The research interests of Dr. Huo's laboratory are to study metabolic aspects of human diseases in animal models.
These studies include examination of metabolic effect on leukocyte recruitment and activation, fibroblast activation, activation and proliferation of vascular cells in animal models of atherosclerosis, thrombosis, diabetes/obesity, pulmonary hypertension, retinopathy, cardiac hypertrophy and renal fibrosis. The above diseases develop and progress because of metabolic modulation in relevant cells. Dr. Huo's laboratory developed in-vitro, ex-vivo, and in-vivo animal models and various engineered mice. Using these animal disease models, epifluoresence intravital microscopy, FCAS and histological approaches as well as various molecular/genetic assays, the phenotypes of disease models are characterized and the underlying molecular mechanisms are studied. Current studies assess the involvement of AMPK, adenosine/adenosine receptors, PFKFB3, ATIC and sirtuins in the development and progression of above diseases. These studies are expected to augment basic understanding of metabolic aspect involved in these diseases, and may lead to the development of metabolic therapy for future clinical use in patients.
Targeting myeloid glycolysis in pathological ocular angiogenesis
The aims of this project are to investigate the role of PFKFB3 in myeloid cells in retinal endothelial proliferation, migration as well as sprouting.
PFKFB3 in pulmonary vascular remodeling
The proposed research will study the role of PFKFB3 in vascular remodeling in the process of pulmonary hypertension development in mice.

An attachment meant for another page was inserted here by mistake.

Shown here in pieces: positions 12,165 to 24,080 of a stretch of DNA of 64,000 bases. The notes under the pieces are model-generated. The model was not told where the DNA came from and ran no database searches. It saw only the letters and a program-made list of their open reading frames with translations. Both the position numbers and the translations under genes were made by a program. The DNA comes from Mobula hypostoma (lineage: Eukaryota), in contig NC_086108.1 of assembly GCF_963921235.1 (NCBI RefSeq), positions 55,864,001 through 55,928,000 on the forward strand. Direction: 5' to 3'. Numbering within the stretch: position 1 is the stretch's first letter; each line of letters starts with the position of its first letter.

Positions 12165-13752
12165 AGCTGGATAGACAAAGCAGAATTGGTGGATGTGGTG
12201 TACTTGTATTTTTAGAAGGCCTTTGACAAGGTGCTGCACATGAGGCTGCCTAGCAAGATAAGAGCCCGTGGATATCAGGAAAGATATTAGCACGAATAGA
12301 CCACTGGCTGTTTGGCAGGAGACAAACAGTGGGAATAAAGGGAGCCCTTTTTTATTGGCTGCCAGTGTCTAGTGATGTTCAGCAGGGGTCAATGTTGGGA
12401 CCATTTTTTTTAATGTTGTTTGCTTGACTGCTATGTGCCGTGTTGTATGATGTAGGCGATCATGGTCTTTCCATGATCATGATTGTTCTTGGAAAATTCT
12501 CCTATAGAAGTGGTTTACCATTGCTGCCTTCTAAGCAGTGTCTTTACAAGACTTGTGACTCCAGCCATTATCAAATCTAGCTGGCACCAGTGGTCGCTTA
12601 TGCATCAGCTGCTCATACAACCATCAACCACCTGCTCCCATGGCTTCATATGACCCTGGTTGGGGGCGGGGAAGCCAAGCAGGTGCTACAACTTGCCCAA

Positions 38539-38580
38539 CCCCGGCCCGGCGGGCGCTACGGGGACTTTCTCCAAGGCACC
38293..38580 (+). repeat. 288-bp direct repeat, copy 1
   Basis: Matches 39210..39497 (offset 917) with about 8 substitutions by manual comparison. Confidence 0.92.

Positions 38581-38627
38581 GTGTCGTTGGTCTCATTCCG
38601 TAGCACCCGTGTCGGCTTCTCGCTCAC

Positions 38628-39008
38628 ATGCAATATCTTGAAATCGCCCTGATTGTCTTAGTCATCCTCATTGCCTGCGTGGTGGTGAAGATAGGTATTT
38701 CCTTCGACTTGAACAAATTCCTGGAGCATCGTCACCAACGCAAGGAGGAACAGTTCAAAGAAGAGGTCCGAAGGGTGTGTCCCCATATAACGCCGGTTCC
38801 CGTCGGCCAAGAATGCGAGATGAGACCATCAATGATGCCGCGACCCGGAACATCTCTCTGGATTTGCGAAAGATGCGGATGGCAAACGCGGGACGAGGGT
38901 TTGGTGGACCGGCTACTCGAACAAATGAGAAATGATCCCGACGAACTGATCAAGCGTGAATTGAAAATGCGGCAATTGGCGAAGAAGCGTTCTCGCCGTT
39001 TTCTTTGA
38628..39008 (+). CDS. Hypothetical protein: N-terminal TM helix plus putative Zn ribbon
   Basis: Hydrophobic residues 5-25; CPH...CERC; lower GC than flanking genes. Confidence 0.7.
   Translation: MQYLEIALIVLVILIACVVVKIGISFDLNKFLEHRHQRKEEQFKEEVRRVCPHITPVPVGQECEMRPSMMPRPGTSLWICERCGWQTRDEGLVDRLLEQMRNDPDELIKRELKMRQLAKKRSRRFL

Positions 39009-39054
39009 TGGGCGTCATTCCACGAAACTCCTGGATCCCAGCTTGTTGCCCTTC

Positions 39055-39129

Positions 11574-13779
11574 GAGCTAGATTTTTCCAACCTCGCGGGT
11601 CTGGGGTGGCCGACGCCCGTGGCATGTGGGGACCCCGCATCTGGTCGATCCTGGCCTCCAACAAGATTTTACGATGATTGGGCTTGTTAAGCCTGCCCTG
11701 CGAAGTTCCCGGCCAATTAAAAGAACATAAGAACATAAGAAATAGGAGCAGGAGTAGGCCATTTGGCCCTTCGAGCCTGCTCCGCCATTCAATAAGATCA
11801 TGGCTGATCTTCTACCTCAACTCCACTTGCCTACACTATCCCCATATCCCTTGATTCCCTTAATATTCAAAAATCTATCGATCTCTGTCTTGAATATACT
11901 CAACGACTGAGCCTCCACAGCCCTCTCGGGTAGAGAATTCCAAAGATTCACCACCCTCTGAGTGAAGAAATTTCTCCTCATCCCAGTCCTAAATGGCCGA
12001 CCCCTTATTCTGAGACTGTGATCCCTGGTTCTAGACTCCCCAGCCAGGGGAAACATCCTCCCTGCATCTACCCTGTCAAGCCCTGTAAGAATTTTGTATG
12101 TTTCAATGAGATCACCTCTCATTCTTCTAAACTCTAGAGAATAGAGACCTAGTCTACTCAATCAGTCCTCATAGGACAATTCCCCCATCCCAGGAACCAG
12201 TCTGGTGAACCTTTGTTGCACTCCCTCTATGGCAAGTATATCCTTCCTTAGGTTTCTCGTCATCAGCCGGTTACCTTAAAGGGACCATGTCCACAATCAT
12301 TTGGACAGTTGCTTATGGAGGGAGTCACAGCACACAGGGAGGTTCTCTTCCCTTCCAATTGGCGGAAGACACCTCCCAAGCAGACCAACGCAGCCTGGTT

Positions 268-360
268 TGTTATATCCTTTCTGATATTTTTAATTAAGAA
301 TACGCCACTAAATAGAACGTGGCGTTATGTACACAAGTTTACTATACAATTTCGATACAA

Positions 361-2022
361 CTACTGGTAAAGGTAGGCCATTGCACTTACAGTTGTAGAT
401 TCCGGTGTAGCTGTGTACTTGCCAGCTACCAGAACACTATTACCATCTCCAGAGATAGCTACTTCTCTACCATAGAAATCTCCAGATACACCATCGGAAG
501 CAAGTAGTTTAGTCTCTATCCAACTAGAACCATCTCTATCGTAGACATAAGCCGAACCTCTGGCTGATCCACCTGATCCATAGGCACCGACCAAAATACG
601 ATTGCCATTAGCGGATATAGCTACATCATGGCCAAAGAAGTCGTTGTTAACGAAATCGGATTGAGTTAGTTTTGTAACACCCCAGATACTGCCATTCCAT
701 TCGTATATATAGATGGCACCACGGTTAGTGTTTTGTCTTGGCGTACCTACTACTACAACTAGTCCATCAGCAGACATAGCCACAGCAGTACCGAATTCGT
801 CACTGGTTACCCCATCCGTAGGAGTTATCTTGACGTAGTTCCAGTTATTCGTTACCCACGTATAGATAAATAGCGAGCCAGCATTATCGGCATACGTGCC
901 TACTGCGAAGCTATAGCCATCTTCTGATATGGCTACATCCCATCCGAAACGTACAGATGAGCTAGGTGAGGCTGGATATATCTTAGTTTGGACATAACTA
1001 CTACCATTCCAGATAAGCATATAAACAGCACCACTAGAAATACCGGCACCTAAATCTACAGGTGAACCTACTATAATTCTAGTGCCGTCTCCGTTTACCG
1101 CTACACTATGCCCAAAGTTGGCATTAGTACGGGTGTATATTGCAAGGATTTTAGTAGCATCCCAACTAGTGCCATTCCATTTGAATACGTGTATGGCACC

The role of adenosine kinase in the formation of aortic aneurysm
The aims of this project are to investigate the role of ADK in leukocytes and vascular cells in the formation of abdominal aortic aneurysm.
ADK regulation of fat metabolism and insulin sensitivity
The propose of this project will study how excessive ADK drives dysregulation of hepatocyte-macrophage crosstalk to promote hepatic fat deposition and inflammation, as well as hepatic and systemic insulin resistance via mechanisms involving impaired adenosine-adenosine 2A receptor signaling and/or increased DNA methylation.
Mechanisms of myeloperoxidase and Nox4 interactions in abdominal aortic aneurysm
The purpose of this project is to determine how myeloperoxidase gets into the aortic wall to cause aneurysms and explore whether medications that block white blood cells from releasing myeloperoxidase can be used to treat aortic aneurysms.
New target in the fight against heart disease
New Treatment targets found for blinding retinal disease
New pulmonary hypertension treatment target in the bull’s-eye
Liu Z, Xu J, Ma Q, Zhang X, Yang Q, Wang L, Cao Y, Xu Z, Tawfik A, Sun Y, Weintraub NL, Fulton DJ, Hong M, Dong Z, Smith LEH, Caldwell RB, Sodhi A, Huo Y. Glycolysis links reciprocal activation of myeloid cells and endothelial cells in the retinal angiogenic niche. Sci Transl Med. 2020 Aug 5;12(555):eaay1371. doi: 10.1126/scitranslmed.aay1371. PMID: 32759274.
Wang Y, Xu Y, Yan S, Cao K, Zeng X, Zhou Y, Liu Z, Yang Q, Pan Y, Wang X, Boison D, Su Y, Jiang X, Patel VS, Fulton D, Weintraub NL, Huo Y. Adenosine kinase is critical for neointima formation after vascular injury by inducing aberrant DNA hypermethylation. Cardiovasc Res. 2020 Feb 17:cvaa040. doi: 10.1093/cvr/cvaa040. Epub ahead of print. PMID: 32065618.
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